"Ain't it funny," said Trotter, digging his toes in the sand, "what a chump a man is when it comes to paddling his own canoe? I don't know. Of course, I'm not making a living here. I'm on the bum. But – well, I wish you could have seen that Timotea. Every man has his own weak spot."
The gig from the Andador was coming ashore to take out the captain, purser, and myself, the lone passenger.
"I'll guarantee," said I confidently, "that my brother will pay you seventy-five dollars a month."
"All right, then," said William Trotter. "I'll – "
But a soft voice called across the blazing sands. A girl, faintly lemon-tinted, stood in the Calle Real and called. She was bare-armed – but what of that?
"It's her!" said William Trotter, looking. "She's come back! I'm obliged; but I can't take the job. Thanks, just the same. Ain't it funny how we can't do nothing for ourselves, but we can do wonders for the other fellow? You was about to get me with your financial proposition; but we've all got our weak points. Timotea's mine. And, say!" Trotter had turned to leave, but he retraced the step or two that he had taken. "I like to have left you without saying good-bye," said he. "It kind of rattles you when they go away unexpected for a month and come back the same way. Shake hands. So long! Say, do you remember them gunshots we heard a while ago up at the cuartel? Well, I knew what they was, but I didn't mention it. It was Clifford Wainwright being shot by a squad of soldiers against a stone wall for giving away secrets of state to that Nicamala republic. Oh, yes, it was rum that did it. He backslided and got his. I guess we all have our weak points, and can't do much toward helping ourselves. Mine's waiting for me. I'd have liked to have that job with your brother, but – we've all got our weak points. So long!"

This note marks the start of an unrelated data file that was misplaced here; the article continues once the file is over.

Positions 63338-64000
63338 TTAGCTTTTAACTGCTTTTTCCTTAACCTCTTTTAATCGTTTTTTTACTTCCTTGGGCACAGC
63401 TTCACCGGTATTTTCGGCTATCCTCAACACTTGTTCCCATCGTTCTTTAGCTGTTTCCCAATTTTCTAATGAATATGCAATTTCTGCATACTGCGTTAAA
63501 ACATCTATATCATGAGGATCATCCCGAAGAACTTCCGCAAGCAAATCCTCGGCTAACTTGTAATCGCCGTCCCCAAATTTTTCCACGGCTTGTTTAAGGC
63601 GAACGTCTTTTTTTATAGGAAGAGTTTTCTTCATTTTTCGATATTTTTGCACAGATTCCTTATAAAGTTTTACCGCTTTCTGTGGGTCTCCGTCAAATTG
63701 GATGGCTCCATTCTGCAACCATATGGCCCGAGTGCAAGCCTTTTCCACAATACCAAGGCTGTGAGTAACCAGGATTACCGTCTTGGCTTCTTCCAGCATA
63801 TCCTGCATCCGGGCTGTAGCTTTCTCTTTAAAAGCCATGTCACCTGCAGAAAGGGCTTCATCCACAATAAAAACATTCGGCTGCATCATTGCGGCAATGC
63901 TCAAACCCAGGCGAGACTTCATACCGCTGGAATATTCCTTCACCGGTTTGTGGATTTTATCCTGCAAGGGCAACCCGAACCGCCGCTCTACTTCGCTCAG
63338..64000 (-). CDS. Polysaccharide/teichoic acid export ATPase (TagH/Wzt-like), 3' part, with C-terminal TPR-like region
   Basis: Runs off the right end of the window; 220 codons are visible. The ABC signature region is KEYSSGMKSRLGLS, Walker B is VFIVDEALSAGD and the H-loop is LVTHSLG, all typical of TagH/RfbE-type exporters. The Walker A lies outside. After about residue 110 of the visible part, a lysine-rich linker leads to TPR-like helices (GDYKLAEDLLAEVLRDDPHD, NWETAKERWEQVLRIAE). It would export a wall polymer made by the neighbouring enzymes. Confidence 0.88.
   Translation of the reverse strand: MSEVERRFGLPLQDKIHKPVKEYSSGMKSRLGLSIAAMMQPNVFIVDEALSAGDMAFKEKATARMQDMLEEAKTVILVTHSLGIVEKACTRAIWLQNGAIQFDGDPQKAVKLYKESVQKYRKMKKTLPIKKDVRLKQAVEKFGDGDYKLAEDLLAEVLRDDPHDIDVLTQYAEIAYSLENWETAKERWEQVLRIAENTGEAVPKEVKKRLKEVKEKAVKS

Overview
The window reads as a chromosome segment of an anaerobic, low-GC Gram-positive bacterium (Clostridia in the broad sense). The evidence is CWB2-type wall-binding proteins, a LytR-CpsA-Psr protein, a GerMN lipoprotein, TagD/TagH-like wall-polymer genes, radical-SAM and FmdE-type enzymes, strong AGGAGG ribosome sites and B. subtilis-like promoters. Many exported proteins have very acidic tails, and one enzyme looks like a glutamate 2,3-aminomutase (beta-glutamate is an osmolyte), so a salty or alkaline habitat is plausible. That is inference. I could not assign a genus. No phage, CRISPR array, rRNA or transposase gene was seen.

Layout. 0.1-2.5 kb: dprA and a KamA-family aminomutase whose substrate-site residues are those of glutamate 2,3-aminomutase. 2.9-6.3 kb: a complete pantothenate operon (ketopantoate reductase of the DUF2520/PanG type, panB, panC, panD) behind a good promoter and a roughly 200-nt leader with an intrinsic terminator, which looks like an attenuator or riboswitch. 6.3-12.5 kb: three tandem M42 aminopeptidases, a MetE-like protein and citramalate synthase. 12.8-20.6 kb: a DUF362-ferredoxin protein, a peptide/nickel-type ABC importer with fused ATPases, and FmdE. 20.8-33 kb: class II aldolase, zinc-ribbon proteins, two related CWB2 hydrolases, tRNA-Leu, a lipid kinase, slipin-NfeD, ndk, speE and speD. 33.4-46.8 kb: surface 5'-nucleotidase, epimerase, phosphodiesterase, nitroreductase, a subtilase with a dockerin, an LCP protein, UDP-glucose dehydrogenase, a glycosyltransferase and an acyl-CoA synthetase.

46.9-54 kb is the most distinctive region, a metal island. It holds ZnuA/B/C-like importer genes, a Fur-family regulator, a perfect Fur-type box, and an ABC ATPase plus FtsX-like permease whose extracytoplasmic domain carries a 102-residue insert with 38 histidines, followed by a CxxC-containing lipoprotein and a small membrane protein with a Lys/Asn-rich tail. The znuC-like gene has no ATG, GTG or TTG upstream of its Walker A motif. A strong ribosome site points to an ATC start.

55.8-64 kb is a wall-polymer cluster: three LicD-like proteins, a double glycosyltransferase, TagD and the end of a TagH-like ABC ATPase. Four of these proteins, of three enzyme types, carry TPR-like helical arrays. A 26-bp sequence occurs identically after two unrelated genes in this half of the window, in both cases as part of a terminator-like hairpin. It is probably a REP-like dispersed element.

A big black Carib carried me on his back through the surf to the ship's boat. On the way the purser handed me a letter that he had brought for me at the last moment from the post-office in Aguas Frescas. It was from my brother. He requested me to meet him at the St. Charles Hotel in New Orleans and accept a position with his house – in either cotton, sugar, or sheetings, and with five thousand dollars a year as my salary.
When I arrived at the Crescent City I hurried away – far away from the St. Charles to a dim chambre garnie in Bienville Street. And there, looking down from my attic window from time to time at the old, yellow, absinthe house across the street, I wrote this story to buy my bread and butter.
"Can thim that helps others help thimselves?"
[Originally published in The Black Cat for April, 1902, The Short Story Publishing Co.]
The policeman was standing at the corner of Twenty-fourth Street and a prodigiously dark alley near where the elevated railroad crosses the street. The time was two o'clock in the morning; the outlook a stretch of cold, drizzling, unsociable blackness until the dawn.
A man, wearing a long overcoat, with his hat tilted down in front, and carrying something in one hand, walked softly but rapidly out of the black alley. The policeman accosted him civilly, but with the assured air that is linked with conscious authority. The hour, the alley's musty reputation, the pedestrian's haste, the burden he carried – these easily combined into the "suspicious circumstances" that required illumination at the officer's hands.